Some Electrochemical Methods/Experiments Using a Potentiostat
Cyclic Voltammetry (CV)
The trace opposite shows a cyclic voltammogram for K3Fe(CN)6.
Here, the initial potential is set to 0.80V (point A). The scan first goes in the negative direction and at point B, Fe(III) begins to be reduced to Fe(II), with the current peaking at point D and falling away as the concentration of Fe(III) near the electrode becomes depleted. Meanwhile the concentration of Fe(II) near the electrode is increasing.
The scan direction reverses at -0.15V. In the region F-H Fe(III) is still undergoing conversion to Fe(II). At point I oxidation has commenced, resulting in anodic current in the region I-K. At the end of the scan we have predominantly Fe(III) near the electrode, as we had at the start of the cycle.
In an analysis of a CV trace for a diffusion-controlled, reversible electrode reaction one can make the following observations:
• The anodic and cathodic peak currents are approximately the same.
• The difference in peak potentials is approximately 0.059/n (V), where n is the number of electrons involved in the half reaction.
• The potential midway between the two peak potentials is the formal electrode potential (E0’) (corrected for the reference electrode being used) for the redox couple.
• The peak currents for the forward and reverse sweeps are proportional to the square root of the scan rate.
Anodic Stripping Voltammetry (ASV)
In ASV there is a “deposition period”, during which the working electrode is held at a negative potential compared to the reference electrode and metal ions deposit at the WE.
Thereafter, the potential difference between the WE and the RE is ramped during a computer generated potential "sweep" as shown in the diagram at left.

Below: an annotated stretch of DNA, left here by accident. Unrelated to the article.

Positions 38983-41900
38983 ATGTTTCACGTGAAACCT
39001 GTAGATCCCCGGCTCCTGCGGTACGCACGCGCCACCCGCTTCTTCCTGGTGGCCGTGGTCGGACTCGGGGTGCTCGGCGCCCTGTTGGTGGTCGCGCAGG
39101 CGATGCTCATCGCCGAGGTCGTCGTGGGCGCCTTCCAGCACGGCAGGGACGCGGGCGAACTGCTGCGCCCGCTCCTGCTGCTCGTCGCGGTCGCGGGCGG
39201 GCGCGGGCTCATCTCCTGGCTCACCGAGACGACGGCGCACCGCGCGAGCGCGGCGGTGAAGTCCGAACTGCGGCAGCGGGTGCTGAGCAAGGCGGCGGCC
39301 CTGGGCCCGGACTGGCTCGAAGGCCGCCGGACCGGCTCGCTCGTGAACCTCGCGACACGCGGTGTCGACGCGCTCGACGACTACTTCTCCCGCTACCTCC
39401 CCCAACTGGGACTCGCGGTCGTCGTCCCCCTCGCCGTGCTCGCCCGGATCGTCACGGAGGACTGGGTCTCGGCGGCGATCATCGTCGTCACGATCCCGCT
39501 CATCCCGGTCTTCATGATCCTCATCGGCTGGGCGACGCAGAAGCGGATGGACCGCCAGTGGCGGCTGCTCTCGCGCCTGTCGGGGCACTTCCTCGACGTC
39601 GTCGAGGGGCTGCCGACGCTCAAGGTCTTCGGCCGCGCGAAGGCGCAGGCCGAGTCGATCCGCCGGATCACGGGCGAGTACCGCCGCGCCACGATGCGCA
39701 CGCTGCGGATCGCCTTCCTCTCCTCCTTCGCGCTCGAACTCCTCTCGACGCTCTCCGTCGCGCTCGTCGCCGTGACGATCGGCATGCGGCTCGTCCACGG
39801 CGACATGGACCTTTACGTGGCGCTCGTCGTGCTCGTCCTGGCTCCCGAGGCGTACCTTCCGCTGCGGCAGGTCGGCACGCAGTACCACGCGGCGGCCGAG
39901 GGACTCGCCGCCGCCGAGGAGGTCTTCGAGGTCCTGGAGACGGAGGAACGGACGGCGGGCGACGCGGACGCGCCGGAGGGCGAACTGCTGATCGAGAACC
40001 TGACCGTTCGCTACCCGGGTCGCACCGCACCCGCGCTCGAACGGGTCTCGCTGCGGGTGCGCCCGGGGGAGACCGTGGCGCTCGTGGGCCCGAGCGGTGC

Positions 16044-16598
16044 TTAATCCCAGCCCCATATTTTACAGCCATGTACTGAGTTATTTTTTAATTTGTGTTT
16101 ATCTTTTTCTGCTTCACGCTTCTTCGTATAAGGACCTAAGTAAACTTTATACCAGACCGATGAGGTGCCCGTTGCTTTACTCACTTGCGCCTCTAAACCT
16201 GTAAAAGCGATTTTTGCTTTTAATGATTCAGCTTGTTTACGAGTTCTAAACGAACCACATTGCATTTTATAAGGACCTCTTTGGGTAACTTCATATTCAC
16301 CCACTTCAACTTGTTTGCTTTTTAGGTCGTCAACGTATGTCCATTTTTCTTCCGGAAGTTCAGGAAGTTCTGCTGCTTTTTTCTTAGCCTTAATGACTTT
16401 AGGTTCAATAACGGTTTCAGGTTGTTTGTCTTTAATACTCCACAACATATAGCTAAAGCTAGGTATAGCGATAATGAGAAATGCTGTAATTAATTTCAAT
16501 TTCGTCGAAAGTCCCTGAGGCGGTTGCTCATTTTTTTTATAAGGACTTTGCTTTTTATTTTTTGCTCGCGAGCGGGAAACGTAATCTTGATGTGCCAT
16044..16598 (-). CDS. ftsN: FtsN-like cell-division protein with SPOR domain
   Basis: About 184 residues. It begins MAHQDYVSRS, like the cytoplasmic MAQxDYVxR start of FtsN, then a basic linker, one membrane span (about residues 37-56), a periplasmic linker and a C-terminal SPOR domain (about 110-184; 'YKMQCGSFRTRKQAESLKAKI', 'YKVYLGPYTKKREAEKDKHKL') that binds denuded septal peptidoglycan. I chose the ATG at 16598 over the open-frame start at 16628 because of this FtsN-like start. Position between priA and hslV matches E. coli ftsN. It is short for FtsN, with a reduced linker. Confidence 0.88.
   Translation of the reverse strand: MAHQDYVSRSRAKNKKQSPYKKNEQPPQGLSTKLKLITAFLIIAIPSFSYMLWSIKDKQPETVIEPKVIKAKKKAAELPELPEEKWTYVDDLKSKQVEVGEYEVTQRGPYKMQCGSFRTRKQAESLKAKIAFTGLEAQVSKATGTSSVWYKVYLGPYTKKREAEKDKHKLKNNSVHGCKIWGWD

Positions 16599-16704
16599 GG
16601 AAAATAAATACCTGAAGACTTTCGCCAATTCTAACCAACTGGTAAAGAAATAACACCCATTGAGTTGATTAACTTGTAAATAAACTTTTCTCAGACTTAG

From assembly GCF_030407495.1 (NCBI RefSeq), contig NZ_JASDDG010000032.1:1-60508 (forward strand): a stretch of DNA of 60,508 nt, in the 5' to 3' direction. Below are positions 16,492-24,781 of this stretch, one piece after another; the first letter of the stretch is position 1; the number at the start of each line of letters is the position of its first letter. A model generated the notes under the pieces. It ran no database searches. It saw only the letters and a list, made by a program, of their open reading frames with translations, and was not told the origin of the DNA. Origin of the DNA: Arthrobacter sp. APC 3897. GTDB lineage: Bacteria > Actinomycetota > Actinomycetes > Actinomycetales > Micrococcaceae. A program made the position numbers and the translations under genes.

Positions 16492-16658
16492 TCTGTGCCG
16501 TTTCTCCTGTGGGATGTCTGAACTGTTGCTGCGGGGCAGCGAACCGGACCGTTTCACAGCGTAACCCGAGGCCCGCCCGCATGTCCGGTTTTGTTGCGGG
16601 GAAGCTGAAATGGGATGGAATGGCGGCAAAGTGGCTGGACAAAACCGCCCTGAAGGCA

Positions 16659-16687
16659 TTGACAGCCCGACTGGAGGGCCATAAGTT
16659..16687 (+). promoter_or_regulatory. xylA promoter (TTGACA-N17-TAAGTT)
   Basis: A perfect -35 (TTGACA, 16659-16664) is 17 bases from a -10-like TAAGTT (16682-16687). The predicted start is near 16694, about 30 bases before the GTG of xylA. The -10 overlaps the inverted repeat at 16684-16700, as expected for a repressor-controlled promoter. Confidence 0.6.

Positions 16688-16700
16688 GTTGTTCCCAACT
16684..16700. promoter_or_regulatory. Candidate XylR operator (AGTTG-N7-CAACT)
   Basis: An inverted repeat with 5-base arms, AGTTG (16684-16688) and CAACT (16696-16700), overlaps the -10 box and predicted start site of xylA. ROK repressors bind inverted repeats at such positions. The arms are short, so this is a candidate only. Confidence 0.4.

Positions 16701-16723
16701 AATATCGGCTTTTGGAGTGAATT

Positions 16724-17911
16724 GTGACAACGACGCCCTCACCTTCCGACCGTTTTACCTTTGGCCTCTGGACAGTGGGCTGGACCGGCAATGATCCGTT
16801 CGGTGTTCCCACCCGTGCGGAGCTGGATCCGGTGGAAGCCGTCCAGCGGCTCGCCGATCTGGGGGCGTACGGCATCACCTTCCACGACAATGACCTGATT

During application of the potential sweep the current is measured at the WE, so the experimental data appears in the form of a current vs. voltage plot.
Square Wave Voltammetry (SWV)
SWV is a further improvement of staircase voltammetry (itself a derivative of linear sweep voltammetry e.g. ASV).
In staircase voltammetry the potential sweep is actual a series of staircase steps. In square wave voltammetry, a square wave is superimposed on the potential staircase sweep.
The current is measured at the end of each half-wave, just prior to the potential change. The differential current is then plotted as a function of potential, and the reduction or oxidation of species is measured as a peak or trough.
Pulsed Amperometric Detection (PAD)
This technique employs a tailored, stair-step waveform in situations where the working electrode needs to be regenerated prior to each detection event.
In the waveform shown opposite, an electro-active species is detected by monitoring the WE current in a time window τ near the end of the E1 step. This step typically lasts ~ several hundred milliseconds.
Immediately thereafter a positive step to E2 is made, which results in oxidative cleaning of the WE. This again is for several hundred milliseconds.
The potential is then taken negative to reactivate the WE, and the potential is once again held for several hundred milliseconds.
The whole sequence can then be repeated - this being done at a repetition rate of 1-2 Hz.
PAD is a useful electrochemical method for detecting sugars in chromatography, as these molecules do not have strong UV absorptions at the wavelength(s) of typical HPLC detectors.